The Coastal shelf can feel remote due to the containment of inland hills/coastal scarp, although communications often are aligned close to or within this type. Views are directed over sea rather than hinterland due to the presence of steep hills inland.
Type 7 : Kyles and sea lochs
• North Sutherland Coast
This type occurs on the deeply indented coastline of North Sutherland, forming a transition between the open sea and the glens and straths which extend from the interior landmass of large-scale mountains and moorland. The sea lochs form a narrow inlet of water, strongly enclosed by steep high hills. Kyles tend to be broader, surrounded by a low and gently sloped landform. The kyles are quite densely populated along their shores with small settlements concentrated at bridging points at the inlet mouth, and forming a key focus in the landscape/seascape. Access routes are aligned around the shoreline or over the kyles via causeways. This landscape tends to penetrate into areas of moorland slopes and hills, and its central, open water space offers views of mountains.
Views are funnelled along the kyle or sea loch to the open sea, although islands can sometimes restrict views of open waters. Fish farms have significant impacts within this type, forming foci within coastal waters.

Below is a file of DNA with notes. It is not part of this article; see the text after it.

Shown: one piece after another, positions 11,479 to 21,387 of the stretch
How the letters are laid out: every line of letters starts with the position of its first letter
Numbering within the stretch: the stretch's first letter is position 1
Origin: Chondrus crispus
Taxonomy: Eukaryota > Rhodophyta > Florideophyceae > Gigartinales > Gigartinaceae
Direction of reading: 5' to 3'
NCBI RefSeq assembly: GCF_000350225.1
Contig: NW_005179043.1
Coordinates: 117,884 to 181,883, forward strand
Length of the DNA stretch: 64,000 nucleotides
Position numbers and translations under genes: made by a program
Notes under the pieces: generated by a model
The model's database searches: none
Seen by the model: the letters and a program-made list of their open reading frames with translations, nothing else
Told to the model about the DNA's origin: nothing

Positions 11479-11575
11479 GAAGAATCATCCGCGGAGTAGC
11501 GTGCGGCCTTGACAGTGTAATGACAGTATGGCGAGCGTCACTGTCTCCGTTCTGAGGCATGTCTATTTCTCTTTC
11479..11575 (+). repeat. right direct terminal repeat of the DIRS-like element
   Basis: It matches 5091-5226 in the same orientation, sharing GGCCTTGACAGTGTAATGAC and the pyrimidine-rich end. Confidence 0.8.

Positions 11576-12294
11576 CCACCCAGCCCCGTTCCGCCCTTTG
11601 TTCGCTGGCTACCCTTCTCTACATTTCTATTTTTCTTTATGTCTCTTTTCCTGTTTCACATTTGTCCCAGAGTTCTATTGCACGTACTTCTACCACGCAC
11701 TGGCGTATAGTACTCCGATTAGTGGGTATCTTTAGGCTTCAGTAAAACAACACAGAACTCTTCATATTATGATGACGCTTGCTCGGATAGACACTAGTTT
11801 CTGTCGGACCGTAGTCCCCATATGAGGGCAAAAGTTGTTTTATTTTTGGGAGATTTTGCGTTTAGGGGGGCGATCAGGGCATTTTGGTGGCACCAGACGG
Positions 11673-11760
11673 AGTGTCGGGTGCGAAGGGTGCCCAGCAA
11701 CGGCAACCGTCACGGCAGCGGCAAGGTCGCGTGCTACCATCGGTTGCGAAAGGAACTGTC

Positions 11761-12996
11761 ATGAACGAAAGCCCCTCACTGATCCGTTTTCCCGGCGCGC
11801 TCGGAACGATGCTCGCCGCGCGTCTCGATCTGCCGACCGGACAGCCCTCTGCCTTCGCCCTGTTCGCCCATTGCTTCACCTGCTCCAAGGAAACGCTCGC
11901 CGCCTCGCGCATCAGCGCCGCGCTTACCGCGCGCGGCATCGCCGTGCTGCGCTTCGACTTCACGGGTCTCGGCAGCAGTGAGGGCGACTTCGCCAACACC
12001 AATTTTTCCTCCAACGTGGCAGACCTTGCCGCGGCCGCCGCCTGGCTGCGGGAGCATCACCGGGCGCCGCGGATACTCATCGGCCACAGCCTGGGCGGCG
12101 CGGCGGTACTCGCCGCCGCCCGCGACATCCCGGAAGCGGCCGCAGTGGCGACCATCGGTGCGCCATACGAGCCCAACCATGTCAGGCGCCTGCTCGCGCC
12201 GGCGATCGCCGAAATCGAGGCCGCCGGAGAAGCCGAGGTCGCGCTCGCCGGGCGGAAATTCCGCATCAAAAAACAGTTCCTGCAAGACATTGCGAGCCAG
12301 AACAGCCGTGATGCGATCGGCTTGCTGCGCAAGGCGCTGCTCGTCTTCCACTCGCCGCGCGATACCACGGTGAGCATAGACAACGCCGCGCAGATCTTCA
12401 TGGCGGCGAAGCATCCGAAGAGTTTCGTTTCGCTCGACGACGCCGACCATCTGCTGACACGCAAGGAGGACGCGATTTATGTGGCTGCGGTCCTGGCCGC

The containment of kyles and sea lochs limits experience of the open sea with views focussing on the shores to either side with an often mountainous interior. The settled character of this type, together with this containment gives a calm, secure feel. There is a strong visual rhythm to the kyles and sea lochs, also experienced when travelling sequentially though these landscapes and formed by the settlement located at bridging points.
Type 8 : Enclosed bays, islands and headlands
- North west Sutherland
- Wester Ross
An indented coastline with sheltered rocky and sandy bays, exposed rocky promontories and islands, creates a small scale seascape character. Offshore islands, sited within or at the edge of bays, allow some views to distant open sea. Views from headlands are of open sea, often with a ‘Minch’ influence and with distant views of the low Lewis coastline. Settlement and crofting is concentrated along the coast, particularly in the sheltered bays. This contrasts with the more remote and exposed headlands. The hinterland generally comprises rough grazing and moorland-clad hills, rising to steep sided mountains in some areas, giving a diversity of views. A main road is aligned close to the indented, bayed coast and elsewhere it traverses across the base of headlands; narrow roads form dead end routes on headlands, islands in the bays form strong focal points and from within the bays, they tend to restrict views of distant open sea.